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  • John Love

New Recycling Service Takes What Waste Companies Leave Behind

There’s a new recycling service in town. And it takes many of the items that waste companies like Mission Trail don’t take, reducing the amount of material that ends up in our landfills which is everyone's ultimate goal.


The service is provided by Ridwell. They started offering pick-up service in Los Altos in February 2024 and I immediately signed up. The main things they take that otherwise typically go in the garbage are multilayer plastics and plastic film. Mission Trail takes anything with a recycle symbol, but most of these items don’t sport such an insignia*. Multilayer plastics are items that generally are crinkly and don’t stretch — think chip bags, food packaging, energy bar wrappers, and netting for produce. Plastic film generally is soft, quieter and stretchy – think bubble warp, Amazon packaging, bread bags, dry cleaning bags, and Ziplock bags.


How It Works


Here’s how it works. Ridwell provides a metal box, about 14” cubed (plastic doesn’t take much space!), plus a selection of cotton bags to collect each type of material – the plastics plus clothing and lightbulbs every time, plus additional items on a rotating basis including bread bag tabs and plastic caps, corks, styrofoam, and more. Every two weeks you just put the box out where a driver can easily access it, someone takes your full bags and replaces them with empty bags for the next pick-up.


There are three levels of service available, with Ridwell taking a wider range of materials at each level. I signed up for the mid-tier, which includes multi-layer plastic and plastic film, for $18/month. And I am sharing it with a neighbor who brings over her plastic before each pick-up day, cutting the cost to each of us in half.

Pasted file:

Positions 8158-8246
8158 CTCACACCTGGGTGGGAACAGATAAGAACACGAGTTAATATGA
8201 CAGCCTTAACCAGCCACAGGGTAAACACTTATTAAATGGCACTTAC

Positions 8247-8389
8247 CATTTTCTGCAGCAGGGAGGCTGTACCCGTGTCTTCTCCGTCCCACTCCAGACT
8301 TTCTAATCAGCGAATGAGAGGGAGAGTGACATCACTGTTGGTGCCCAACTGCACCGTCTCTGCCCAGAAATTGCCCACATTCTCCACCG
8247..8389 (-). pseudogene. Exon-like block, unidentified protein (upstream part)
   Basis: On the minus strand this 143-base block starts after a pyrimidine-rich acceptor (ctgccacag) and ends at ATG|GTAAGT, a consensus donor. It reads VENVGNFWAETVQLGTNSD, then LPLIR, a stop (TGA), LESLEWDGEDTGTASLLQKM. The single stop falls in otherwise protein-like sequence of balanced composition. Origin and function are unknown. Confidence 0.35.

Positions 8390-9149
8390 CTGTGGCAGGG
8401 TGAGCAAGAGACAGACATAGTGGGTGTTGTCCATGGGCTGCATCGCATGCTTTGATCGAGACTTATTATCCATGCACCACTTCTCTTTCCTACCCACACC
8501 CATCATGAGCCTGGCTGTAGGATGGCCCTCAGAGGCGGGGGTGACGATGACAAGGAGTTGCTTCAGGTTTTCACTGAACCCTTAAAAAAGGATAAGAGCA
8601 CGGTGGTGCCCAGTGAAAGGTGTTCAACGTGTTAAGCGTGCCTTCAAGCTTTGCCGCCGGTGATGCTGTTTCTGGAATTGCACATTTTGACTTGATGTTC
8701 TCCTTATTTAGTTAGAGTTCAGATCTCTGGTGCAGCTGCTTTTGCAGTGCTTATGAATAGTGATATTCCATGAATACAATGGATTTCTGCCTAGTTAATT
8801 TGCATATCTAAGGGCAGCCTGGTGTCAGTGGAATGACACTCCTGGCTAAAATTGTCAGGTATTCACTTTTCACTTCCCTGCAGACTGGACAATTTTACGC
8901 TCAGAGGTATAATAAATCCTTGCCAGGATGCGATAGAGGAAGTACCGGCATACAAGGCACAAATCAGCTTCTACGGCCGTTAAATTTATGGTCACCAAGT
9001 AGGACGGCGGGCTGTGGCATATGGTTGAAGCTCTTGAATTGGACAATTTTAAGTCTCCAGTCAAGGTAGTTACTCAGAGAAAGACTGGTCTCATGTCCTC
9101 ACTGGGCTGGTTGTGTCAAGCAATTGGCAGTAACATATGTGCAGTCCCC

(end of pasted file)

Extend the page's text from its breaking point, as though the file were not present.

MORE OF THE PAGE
What happens next? Ridwell boasts that 97% of the material collected gets either recycled or reused. Their recycling partners include Trex, which turns plastic film into decking materials, and for multi-layer they partner with Hydroblox, which manufactures drainage material made from 100% landfill-bound plastic, and ByFusion Global, which converts all types of plastic waste into a high-performing, advanced building material called ByBloc.


Some Trade Offs To Consider


I know that there are other options for recycling some of these materials, such as the Stanford Recycling Center and in-store drop-offs of plastic bags. For me, the confidence of knowing what Ridwell does with the materials and the convenience of them picking it up at my home make it worth the cost.


My experience after these first few pick-ups is that I’m surprised by how much plastic I recycle this way that I couldn’t recycle before. I just didn’t realize how many items we buy every day come in multi-layer plastic in particular. And given how much we’re all ordering online these days, it’s great to have a way to easily recycle the plastic shipping envelopes. Our garbage is now next to nothing, thanks also to the amount that Mission Trail does take.


Interested in finding out details? Learn more at www.Ridwell.com.


* A note about Mission Trail.

While Mission Trail takes anything with a recycle symbols (#1-7), they only have reliable markets for #1 PET, used to make products like clear plastic soda bottles, and #2 HDPE used to make opaque containers like milk jugs. As Ridwell takes plastics #4, which are plastic film, and #6, Styrofoam, I will be putting those items, even if they have a recycle symbol on them, in the Ridwell box instead of in my MissionTrail recycle bin. And I’ll do my best to avoid the others: #3, 5 and 7.


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